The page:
Savings rates are great. How much money do you need to live vs. how much money do you make? Are you kidding me? That’s a perfect measure of how efficient you are behaving! I am a fan of savings rates.
What I’m NOT a fan of is calculating savings rates. What do you include as an expense and what don’t you include? Do you include 401(k) contributions as income? Is the whole debt payment an expense or just the interest part? Is home maintenance an expense or an asset?
Everyone seems to have their own method of calculating their savings rate, and just to muddy the waters, I’m going to introduce my own!
Expenses: Here’s our 2015 expense report. For this report, I will exclude the principal payments on debt and include only the interest portion as an expense.
Income: Here’s where it gets complicated. This will be all of our take-home income, after everything gets taken out, with our 457 and 401(k) plan contributions added back in… but at 60%.
I know, I know, it sounds crazy. But hear me out. We can safely assume that if we had been paid those contribution amounts as income instead of putting them in tax deferred accounts, they would have been taxed at a 25% federal rate, plus state taxes and various payroll taxes. So let’s estimate that 40% would disappear before it hit our bank account. By adding back the contributions as income at 60%, we are mocking up what our take-home pay would have been if we took our entire paychecks home.
But what about our rental property? I am excluding all of our rental property income and expenses because I like to treat that as its own self-supporting business, separate from our personal spending. And the way I see it, the rental is an investment, so all of the start-up costs we endured this year (down payment, closing costs) are by default included as savings, same as if we had invested it in the stock market.
Caution – I will be showing you our after-tax income! Since it’s inherent in any savings rate calculation, I know you’d just be doing it in your head anyway, so why not just include it.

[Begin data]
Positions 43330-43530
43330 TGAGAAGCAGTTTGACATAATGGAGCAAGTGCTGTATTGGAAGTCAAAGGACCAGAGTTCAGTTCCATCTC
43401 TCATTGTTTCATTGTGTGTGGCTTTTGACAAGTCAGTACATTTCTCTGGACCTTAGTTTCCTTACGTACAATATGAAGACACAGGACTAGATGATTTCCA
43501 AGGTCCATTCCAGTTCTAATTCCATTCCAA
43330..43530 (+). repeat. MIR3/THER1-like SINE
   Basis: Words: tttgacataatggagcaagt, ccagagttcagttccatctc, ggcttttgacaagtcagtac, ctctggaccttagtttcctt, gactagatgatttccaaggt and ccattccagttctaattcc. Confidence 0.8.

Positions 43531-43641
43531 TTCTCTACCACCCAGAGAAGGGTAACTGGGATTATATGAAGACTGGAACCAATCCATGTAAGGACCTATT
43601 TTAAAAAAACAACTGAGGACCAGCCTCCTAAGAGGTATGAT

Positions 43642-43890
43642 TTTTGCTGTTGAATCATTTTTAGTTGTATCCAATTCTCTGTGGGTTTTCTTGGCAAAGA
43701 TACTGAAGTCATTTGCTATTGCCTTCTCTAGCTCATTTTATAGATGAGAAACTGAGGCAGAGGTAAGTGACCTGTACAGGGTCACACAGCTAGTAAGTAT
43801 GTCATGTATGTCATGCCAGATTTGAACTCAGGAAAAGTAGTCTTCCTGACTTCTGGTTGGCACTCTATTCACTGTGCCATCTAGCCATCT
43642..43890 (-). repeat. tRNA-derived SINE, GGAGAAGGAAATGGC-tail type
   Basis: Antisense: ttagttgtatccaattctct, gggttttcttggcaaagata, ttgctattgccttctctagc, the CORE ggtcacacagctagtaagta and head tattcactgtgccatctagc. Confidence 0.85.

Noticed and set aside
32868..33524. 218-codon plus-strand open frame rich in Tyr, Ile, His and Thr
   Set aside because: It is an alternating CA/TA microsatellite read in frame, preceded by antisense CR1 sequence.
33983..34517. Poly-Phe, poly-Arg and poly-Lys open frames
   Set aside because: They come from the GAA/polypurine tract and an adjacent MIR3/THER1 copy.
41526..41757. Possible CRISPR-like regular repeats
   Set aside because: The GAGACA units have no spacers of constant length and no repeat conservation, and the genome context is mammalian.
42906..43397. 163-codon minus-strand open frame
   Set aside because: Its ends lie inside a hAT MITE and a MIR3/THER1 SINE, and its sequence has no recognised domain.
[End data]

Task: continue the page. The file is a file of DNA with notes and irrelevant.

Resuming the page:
I can never think of any good pictures for these number-based posts…
From our annual expense report, we know that…
Expenses Excluding All Debt Payments = $35,373.10. Now add…
Interest Paid On Debt
|Student Loan Interest||$172,18|
|Car Loan Interest||$85.52|
So for our purposes, Total Expenses, Less Principal Payments = $38,043.82
We put almost $20,000 into tax deferred accounts (would’ve been more if it weren’t for Marge’s terrible 401(k) choices!), so our mocked up After Tax Income is $89,354.48. The difference is our savings at $51, 310.62.
Savings Rate = Savings / Income = $51,310/$89,354 = .574
So our Savings Rate is 57.4%! I was hoping to hit 50%, so I’m happy.
Hey kids! Here’s a lesson I wish someone had taught me years ago. Through determining your savings rate, we can discover how many years it will take until your investments will cover those expenses, and you can retire! Incredibly, there is a formula for that and it works.
Mr. Money Mustache teaches us that a 57% savings rate means you only have to work about 14 years until your assets support your lifestyle.
Here’s a fun chart
What does the average Joe save?
The Federal Reserve keeps stats on this. Ever since the early 1990s, the average individual’s savings rate has hovered around 5%. During one month (December 2012) it peaked at 11%, and the highest the savings rate has been in the observable past is 17% in May 1975. I got you beat, Average Joe! I beat your ass two time! Three time!
At a 17% savings rate, you’ll still have to work for 40 years like a sucker before you can be financially independent. And at 5%? Well, I don’t even want to think about it! If you save 5% of your income, you’ll hopefully be relying on a pension or Social Security, or else be enjoying a restful retirement from the grave.
What’s your savings rate for the year? What convoluted method did you use to calculate it?